CU graduate students win international design competition
For the second consecutive year, a team from Cornell has won first place in the Ed Bacon Student Design Competition, with a master plan for an international exposition celebrating America's sestercentennial.
The winning team in the fifth annual competition was announced December 7, and consists of city and regional planning and landscape architecture graduate students Kevin Dowd (M.R.P. ’11), Matthew Gonser (M.R.P. ’11), Eammon Coughlin '11, Clark Taylor '11, and Lin Xue '11.
The competition is a sustainable urban design challenge, based in Philadelphia and open to university-level students from all disciplines. The theme this year was, “Designing the Fair of the Future,” an assignment to imagine a world's fair-styled celebration in Philadelphia for the nation's 250th birthday in 2026. The selected site for the competition is an underutilized area of South Philadelphia, at the confluence of the Delaware and Schuylkill rivers.
Competitors were asked to consider various issues, including: rethinking the traditional world's fair model; how the event would best represent Philadelphia's heritage and diversity; connectivity between the site and the city; creating temporary versus permanent facilities; and how to update the city's infrastructure to accommodate a high volume of visitors.
The Cornell team's plan, Confluence Philadelphia 2026, was cited as "a venue that reflected not only a positive effect for the city in 2026, but also a lasting legacy."
Their broad master plan creates a framework for the so-called USA250 events in 15 years that would then "transition into a lasting condition at celebration's end." The plan addresses the successes and failures of three previous international expositions — held in 1893 in Chicago, 1967 in Montreal, and 2005 in Hanover, Germany.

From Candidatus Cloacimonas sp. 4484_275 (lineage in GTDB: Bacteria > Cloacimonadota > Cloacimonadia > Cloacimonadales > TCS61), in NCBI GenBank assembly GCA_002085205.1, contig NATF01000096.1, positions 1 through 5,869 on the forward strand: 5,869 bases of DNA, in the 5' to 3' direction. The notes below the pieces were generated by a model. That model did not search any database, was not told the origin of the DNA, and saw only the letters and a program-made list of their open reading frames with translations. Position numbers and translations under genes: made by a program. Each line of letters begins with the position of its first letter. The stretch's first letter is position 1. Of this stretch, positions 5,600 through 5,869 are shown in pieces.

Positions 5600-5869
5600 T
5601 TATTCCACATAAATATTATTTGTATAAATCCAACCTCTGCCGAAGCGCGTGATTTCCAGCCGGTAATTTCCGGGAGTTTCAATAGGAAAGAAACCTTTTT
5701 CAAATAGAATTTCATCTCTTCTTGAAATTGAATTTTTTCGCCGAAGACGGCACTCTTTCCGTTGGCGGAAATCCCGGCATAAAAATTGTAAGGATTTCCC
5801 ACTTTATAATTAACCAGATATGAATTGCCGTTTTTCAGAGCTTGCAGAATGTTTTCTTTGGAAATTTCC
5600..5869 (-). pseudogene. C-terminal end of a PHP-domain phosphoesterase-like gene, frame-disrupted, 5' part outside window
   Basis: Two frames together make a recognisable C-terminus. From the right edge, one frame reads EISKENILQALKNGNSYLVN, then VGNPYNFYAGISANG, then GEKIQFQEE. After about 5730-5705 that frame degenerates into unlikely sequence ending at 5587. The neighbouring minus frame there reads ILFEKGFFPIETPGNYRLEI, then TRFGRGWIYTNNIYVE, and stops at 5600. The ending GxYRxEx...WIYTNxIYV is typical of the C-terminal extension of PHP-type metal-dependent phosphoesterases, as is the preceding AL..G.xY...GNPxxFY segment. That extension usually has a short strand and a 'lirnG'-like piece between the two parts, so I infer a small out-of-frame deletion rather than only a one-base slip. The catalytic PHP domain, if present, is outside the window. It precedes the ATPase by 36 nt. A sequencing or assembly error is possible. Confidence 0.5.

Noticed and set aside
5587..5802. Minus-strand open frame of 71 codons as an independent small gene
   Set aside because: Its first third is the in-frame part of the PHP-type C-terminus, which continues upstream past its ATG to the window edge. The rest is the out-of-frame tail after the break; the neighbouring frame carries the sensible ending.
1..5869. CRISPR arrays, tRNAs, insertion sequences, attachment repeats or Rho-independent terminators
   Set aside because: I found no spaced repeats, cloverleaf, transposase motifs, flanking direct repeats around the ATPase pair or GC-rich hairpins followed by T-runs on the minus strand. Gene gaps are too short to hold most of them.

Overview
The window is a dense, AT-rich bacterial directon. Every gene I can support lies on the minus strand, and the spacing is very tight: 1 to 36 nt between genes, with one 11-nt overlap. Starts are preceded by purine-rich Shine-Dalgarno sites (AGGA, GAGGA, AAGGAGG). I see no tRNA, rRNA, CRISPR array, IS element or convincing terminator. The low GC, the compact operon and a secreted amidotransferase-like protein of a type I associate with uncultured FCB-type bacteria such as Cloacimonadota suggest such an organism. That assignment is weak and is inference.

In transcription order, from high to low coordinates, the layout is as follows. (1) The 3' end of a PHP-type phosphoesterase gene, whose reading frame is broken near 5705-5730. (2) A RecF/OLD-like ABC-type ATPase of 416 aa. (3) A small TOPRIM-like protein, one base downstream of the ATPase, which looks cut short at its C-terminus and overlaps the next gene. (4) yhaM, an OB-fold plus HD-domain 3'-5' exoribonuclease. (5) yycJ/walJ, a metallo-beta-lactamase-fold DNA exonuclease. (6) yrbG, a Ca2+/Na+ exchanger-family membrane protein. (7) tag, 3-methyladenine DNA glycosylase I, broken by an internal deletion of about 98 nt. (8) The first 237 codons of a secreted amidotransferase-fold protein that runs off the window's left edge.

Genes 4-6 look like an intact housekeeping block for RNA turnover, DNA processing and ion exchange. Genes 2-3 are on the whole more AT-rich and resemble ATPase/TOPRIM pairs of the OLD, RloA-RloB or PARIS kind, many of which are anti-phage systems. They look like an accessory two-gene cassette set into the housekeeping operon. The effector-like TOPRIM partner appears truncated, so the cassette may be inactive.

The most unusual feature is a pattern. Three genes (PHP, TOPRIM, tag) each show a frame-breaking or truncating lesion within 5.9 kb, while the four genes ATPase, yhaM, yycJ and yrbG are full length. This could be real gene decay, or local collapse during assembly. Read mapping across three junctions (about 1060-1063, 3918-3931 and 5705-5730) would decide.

"The opportunity to conceptually design a world's fair was very unique and, in the end, too good to pass up," Dowd said.
The team imagined the site — located near stadiums, a major airport, recreation areas, and historic sites — as a model of sustainable reuse and a nexus for environmental change, energy production, residential and commercial development, and expansion. Confluence would also create green space and continue to grow and serve the city as an entertainment and industrial district.
"The complexity of the transportation networks, industrial and military activities, and stadia really informed our concept and design," Gonser said. "Beyond that, having to conceive of an event 16 years away posed some interesting development questions."
The team recommended designing all fair buildings for adaptive reuse and "sustainable and desirable long-term real estate development," and outlined a future eco-industrial park that would expand the manufacturing base and employment, with industrial tenants collectively managing resources for economic and environmental efficiency.
Their plan also outlined remediation strategies for transportation and sewer systems, restoring wetlands affected by a rise in sea level, and cleanup of current petroleum operations along the Schuylkill.
"The most challenging part of the competition was the scale — both in time and space," Taylor said. "The contest organizers drew a line around an area of over 5,000 acres ... [incorporating] several decades worth of design, planning, and development. That was hard to visualize and represent."
The Ed Bacon Foundation is a nonprofit organization dedicated to the vision and legacy of former Philadelphia city planning director Edmund N. Bacon (B.Arch. ’32).
Ed Bacon Competition winners are chosen by a jury of architects, developers, planners, and real estate professionals. The annual awards ceremony is hosted by the foundation and the Center for Architecture, which is displaying the winning entries at 1218 Arch Street, Philadelphia.
By Dan Aloi